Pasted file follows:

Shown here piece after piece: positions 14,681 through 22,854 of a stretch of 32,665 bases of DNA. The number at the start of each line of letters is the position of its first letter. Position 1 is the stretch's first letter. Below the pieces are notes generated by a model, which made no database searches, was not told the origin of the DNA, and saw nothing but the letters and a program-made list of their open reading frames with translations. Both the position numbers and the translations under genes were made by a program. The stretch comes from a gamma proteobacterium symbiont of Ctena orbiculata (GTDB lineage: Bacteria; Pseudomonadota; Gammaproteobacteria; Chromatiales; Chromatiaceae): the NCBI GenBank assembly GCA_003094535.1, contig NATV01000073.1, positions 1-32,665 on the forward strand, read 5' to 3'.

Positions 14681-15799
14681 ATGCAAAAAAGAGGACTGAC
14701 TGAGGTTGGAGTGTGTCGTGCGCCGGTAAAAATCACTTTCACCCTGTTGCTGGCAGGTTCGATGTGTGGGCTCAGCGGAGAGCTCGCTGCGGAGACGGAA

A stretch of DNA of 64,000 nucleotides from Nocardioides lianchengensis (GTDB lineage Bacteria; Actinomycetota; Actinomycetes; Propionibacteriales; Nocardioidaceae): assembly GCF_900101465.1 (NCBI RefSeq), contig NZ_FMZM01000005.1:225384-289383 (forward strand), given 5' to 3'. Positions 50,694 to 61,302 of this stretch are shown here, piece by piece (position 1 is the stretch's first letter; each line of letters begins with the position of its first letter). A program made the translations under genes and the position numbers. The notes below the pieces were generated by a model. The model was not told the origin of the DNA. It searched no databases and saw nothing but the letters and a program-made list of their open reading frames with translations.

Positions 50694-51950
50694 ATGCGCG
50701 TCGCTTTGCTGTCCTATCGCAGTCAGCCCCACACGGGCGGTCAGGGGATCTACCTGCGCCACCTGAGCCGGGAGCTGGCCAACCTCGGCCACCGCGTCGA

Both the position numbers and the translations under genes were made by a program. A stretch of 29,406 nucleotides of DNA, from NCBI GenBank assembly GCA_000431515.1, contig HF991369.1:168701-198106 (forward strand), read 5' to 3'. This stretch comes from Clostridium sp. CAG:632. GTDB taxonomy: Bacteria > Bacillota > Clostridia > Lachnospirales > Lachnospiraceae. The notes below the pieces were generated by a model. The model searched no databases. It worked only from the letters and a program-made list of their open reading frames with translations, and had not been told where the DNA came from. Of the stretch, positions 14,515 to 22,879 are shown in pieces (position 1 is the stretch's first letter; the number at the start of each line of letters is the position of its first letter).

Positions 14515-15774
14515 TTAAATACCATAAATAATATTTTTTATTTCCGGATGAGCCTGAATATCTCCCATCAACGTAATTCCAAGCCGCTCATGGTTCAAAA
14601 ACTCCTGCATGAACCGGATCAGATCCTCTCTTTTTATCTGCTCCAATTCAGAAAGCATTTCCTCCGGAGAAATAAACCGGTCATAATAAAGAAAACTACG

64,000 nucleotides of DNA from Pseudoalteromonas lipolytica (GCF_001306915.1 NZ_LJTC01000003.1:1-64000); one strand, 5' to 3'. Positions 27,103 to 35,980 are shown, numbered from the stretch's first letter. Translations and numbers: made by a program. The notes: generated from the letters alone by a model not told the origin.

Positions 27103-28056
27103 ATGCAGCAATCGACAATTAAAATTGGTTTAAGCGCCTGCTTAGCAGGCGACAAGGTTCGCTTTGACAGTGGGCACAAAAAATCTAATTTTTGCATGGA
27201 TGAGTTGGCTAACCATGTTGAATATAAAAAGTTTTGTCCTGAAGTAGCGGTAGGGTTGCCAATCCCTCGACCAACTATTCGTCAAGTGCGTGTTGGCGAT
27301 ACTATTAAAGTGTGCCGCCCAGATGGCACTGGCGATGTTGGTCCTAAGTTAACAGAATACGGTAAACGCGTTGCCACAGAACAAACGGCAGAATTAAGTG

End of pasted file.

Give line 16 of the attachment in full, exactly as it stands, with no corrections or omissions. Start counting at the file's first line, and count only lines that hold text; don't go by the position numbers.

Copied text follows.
27201 TGAGTTGGCTAACCATGTTGAATATAAAAAGTTTTGTCCTGAAGTAGCGGTAGGGTTGCCAATCCCTCGACCAACTATTCGTCAAGTGCGTGTTGGCGAT